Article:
We have celebrated Pi Day in sixth grade for several years now, and each year, we add a little something more.
I didn't say anything to the students when the day started. Even though I was wearing this shirt, only one student asked ("Does that have something to do with St. Patrick's Day?"). I can conclude two things: They don't know much about Greek symbols and they don't care what we wear (Thereby proving that Farley should be able to wear jeans and flip flops every day!)
|I got my shirt at Cafe Press. Click the picture to link to the site.|
Before we began the project, I gave them a quick review lesson on centimeters and showed them how it was easy to measure the parts of a whole using this system... and that they would indicate tenths with decimals.
They had a worksheet that invited them to do the following:
Measure the distance around each can (in centimeters)
Measure the distance across the can (in centimeters)
Divide "around" by "across" and write the answer (in centimeters)
Even though they had to work cooperatively, there was very little grumbling (apparently my St. Patrick's Day shirt had put them in a good mood). They measured and laughed and measured again. As I took pictures, I was surprised to discover who wore nail polish and who didn't and who was currently wearing a temporary (?) tattoo! (I decided it was best not to post the incriminating evidence.) The things you learn when you have a camera!
Most students had time to measure at least four of the six cans. At this point, I asked them to tell me the measure of the "around" divided by "across" for two of the cans (both of which were included in all of the boxes and identified as those needed to be measured--with the remaining cans completed in the remaining time).
Their answers were interesting: 2.9, 3.18. 3.25, 2.77, 3.08, 3.35, 3.09. 3.45, 3.28, 27, 2.89, 3,21, 3.22, 3.16 and 3.45. We talked about the measure of 27 being an "outlier" (also part of the math unit) until one member of the partnership shouted,"Oh, you want the amount after we DIVIDE? Oh! 3.1"
After a discussion of variables in experiments, we also decided that the measurement was hampered by stretching the string and how "it's really hard to divide..."
Then I asked "Why did you get answers that were so similar?" This sparked a lively discussion and a variety of interesting responses! I gave them a chance to see if this was coincidental or was there something behind the similar measurements.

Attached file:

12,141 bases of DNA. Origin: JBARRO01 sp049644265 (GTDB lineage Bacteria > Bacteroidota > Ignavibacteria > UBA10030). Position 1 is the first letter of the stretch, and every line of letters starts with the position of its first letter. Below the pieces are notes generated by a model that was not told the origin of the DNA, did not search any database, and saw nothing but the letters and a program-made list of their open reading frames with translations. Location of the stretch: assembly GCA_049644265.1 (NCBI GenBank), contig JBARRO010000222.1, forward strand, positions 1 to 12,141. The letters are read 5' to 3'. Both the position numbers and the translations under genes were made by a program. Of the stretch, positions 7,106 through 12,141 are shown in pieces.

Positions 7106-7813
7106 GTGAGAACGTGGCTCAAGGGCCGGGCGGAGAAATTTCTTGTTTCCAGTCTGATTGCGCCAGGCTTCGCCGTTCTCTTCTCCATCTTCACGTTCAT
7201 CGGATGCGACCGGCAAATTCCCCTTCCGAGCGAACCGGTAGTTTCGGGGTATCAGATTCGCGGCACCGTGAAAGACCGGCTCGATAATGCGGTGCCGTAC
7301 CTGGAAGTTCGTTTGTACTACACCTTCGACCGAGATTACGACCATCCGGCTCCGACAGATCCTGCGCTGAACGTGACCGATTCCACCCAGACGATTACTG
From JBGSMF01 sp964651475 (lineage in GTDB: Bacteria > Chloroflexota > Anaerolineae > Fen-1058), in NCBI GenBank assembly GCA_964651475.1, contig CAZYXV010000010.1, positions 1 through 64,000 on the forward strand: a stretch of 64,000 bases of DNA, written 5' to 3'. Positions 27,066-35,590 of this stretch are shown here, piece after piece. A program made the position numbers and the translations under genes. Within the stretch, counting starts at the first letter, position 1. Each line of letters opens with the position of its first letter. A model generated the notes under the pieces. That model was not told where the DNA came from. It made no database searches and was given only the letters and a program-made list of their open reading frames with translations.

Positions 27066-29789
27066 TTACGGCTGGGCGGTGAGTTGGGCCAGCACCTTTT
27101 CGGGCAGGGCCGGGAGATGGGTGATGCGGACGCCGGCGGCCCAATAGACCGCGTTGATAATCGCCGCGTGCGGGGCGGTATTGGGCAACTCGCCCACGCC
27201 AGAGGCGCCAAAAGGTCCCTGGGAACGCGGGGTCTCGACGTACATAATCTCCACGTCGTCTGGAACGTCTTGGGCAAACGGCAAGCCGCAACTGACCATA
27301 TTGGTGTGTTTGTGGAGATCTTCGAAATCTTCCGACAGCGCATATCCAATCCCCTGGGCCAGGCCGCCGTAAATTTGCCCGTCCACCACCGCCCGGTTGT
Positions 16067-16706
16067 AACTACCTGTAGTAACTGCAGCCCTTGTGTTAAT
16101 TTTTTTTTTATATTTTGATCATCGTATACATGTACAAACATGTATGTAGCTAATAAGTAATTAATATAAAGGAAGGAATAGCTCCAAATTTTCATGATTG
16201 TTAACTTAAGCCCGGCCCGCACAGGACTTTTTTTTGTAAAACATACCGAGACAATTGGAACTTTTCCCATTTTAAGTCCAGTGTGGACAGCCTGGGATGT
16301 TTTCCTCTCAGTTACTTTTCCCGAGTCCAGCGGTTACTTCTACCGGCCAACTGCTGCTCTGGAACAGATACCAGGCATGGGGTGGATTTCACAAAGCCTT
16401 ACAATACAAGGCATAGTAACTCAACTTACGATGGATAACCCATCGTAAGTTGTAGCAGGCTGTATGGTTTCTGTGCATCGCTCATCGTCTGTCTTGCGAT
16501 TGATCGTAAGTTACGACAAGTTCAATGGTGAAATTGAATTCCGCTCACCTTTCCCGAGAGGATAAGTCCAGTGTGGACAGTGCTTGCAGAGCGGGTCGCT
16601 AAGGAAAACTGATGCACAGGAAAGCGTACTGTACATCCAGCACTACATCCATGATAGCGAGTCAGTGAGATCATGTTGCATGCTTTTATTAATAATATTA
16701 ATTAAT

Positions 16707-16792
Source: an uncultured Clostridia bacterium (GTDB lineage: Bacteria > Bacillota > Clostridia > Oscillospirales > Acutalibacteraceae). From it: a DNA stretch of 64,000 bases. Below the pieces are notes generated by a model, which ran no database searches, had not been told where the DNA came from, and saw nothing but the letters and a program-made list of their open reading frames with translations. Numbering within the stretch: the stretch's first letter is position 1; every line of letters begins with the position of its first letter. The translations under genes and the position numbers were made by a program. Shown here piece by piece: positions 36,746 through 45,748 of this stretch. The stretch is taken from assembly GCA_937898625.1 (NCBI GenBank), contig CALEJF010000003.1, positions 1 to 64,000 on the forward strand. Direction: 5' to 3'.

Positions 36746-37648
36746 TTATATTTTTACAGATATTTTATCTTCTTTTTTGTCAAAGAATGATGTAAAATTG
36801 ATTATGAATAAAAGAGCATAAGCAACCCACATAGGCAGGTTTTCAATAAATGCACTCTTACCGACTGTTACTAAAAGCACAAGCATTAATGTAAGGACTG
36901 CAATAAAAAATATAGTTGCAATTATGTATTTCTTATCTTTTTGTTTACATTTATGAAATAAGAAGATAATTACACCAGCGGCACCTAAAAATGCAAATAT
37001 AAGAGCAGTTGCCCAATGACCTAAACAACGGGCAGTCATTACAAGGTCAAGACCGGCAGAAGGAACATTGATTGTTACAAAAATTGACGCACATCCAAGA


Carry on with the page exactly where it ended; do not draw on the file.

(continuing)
Finally, they completed the last part of the experiment: This required them to measure the distance around the can and CUT the string. Then, they measured the distance across and cut that amount repeatedly until they couldn't cut any more and taped the cut pieces and the remainder onto a piece of paper. The goal was to count how many whole measures and then to estimate how much of a whole piece (across) the little remainder piece was. Here I had some pretty accurate insight into what my students do NOT know... "It's about 23 tenths" and "It's a little more than half" were sadly amusing. Most students felt that "less than one fourth" was accurate and one brave soul ventured "One or two tenths..."
Note to self: Have plenty of tape on hand! Some students used more tape than string to display their results...
I told them we had a quick math quiz to check their division skills. I gave them 30 seconds to divide 22 by 7 as far as they could (As this is not an exact expression of pi, you will get a repeating decimal if you give them too long to work, so a limited amount of time is important.)
I had prepared a flip chart about measuring circles. We reviewed the correct vocabulary--and I had been pleased to hear some students saying "circumference" and "diameter" while they were measuring the cans. Once we got to the page where the distance around the our classroom trash can be divided by the distance across the can to produce a measurement of 3.14832 cm, someone said, "Hey! That's close to what I got when I measured one of the cans!" And so it went.
The next few flip chart pages explained a bit about pi and I told them we could simplify the whole process and help Velcro it into our memories by singing a little song. I explained that pi can't be resolved as a quantity and it can never be written down as an exact or complete number. Pi is non-terminating and non-repeating! (Oooo. Some of them LOVED those words!)
It was a fun day! I think they students learned a lot. And I learned a lot that will help guide my teaching over the next few weeks. However, I still seem to find myself thinking about cherry pie...